Dir. Su Friedrich
Styles: documentary, complaints
Others: My Brooklyn, The Landlord
Links: Gut Renovation - Outcast Films
“And there’s always construction work bothering you in the neeeeiiiiighborhood.”
The neighborhood of Williamsburg in Brooklyn was for decades an industrial district that also served as a home to some of Brooklyn’s artists. Gut Renovation is a documentary by Su Friedrich detailing the gentrification of her beloved Williamsburg between the years 2005 and 2009. In 2005, it was designated a residential district and promptly invaded by speculators who, over the course of the next few years, turned it into an upscale residential neighborhood.
Friedrich decided to document the transformation. She began filming around the district; shooting the demolition of existing buildings and the construction of new ones, interviewing the neighborhood’s inhabitants, and even secretly recording her interactions with real estate agents. Some of these moments are great (the interviews with the butcher and mechanic being evicted after decades of occupancy come to mind), while others might give you secondhand embarrassment (Friedrich harassing residents on the street). Those latter moments reveal Friedrich’s crankiness, which is only reinforced when she begins taking issue with the breeds of dog entering the neighborhood. This leads to a misguided and weird scene later in the film in which Friedrich juxtaposes footage of the destruction of the building across from her loft with footage of people walking their dogs.
The film works best as a historical record of the gentrification process. It’s fascinating to see the battered commercial district become a pristine neighborhood full of towering developments bearing names like “The Belvedere” and “The Modern” (LOL). One of Friedrich’s friends brings up a good point — and one that Friedrich can’t seem to wrap her head around — that gentrification is an evolutionary process, a natural thing. This interpretation paints Friedrich as an organism unwilling to adapt, her sarcasm and hostility now the ramblings of an old woman.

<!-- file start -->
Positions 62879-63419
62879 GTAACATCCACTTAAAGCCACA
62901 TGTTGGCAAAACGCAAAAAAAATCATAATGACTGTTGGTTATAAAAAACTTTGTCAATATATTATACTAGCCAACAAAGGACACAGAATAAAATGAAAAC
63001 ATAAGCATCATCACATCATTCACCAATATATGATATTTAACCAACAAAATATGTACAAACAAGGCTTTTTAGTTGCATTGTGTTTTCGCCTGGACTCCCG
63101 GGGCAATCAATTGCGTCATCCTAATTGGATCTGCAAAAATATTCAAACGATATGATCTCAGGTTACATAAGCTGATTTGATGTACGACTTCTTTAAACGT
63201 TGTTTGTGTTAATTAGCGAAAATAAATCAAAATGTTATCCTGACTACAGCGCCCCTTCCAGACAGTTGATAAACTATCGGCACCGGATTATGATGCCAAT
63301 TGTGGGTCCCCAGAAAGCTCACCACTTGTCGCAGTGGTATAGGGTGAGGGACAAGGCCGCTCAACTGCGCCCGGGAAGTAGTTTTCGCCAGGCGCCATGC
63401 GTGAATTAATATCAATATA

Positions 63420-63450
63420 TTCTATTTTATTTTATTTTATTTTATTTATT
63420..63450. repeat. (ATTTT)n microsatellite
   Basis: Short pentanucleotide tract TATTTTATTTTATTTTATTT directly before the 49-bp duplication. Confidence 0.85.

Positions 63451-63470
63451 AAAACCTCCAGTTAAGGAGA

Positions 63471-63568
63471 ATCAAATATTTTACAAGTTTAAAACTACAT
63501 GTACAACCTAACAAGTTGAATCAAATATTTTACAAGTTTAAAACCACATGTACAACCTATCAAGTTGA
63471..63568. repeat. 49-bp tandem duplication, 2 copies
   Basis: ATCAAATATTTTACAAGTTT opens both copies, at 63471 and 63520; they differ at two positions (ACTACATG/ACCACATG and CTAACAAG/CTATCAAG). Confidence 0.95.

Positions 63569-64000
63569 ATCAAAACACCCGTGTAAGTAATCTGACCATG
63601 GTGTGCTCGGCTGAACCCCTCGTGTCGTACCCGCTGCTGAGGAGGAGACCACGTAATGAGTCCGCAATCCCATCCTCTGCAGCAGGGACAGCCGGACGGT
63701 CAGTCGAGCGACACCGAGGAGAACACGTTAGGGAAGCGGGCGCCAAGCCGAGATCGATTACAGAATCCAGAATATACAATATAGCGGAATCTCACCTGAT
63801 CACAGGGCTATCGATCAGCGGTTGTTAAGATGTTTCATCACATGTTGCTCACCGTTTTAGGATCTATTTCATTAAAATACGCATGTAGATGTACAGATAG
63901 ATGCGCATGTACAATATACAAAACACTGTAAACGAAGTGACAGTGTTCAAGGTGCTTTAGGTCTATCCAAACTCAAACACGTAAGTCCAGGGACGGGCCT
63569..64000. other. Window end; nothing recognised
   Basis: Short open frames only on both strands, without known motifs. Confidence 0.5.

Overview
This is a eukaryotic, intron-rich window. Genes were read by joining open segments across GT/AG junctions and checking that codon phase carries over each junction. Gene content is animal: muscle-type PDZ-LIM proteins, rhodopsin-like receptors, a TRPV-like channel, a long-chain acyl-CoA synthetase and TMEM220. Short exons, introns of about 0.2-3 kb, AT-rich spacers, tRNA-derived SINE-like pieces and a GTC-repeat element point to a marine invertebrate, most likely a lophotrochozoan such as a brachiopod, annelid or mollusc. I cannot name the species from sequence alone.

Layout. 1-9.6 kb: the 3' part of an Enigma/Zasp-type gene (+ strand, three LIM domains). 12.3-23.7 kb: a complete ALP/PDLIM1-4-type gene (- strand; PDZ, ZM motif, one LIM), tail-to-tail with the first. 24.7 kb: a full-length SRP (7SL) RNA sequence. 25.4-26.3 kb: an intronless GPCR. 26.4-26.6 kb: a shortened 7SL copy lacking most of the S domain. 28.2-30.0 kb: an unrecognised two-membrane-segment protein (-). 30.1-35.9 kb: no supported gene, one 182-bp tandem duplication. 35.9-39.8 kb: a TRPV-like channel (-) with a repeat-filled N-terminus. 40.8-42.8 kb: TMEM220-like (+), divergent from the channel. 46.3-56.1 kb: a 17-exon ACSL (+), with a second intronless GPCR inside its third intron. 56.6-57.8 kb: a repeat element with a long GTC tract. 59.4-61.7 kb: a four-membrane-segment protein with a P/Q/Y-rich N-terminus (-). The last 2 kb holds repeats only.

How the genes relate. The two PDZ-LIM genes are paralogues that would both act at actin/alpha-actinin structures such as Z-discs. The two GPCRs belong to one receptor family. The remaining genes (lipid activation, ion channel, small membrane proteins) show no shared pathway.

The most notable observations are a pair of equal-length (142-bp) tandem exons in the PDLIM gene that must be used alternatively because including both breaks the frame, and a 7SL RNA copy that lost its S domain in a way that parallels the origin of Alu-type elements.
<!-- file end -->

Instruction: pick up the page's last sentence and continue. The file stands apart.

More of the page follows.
There is a bizarre scene late in the film in which Friedrich stumbles upon some construction workers spending an undue amount of time figuring out what to do with a giant rock. When they can’t move it, they decide to drill it into smaller pieces. In a way, Friedrich is a lot like the rock: obstinate, immovable, seemingly antagonistic, and just generally in the way. But you can’t stop evolution (or men with machinery for that matter) and despite her best efforts, Friedrich fails. Perhaps the way to beat extinction would have been to make Gut Renovation a memorial to the neighborhood she loved. And while it is partly that, the rest just seems like a drawn-out complaint.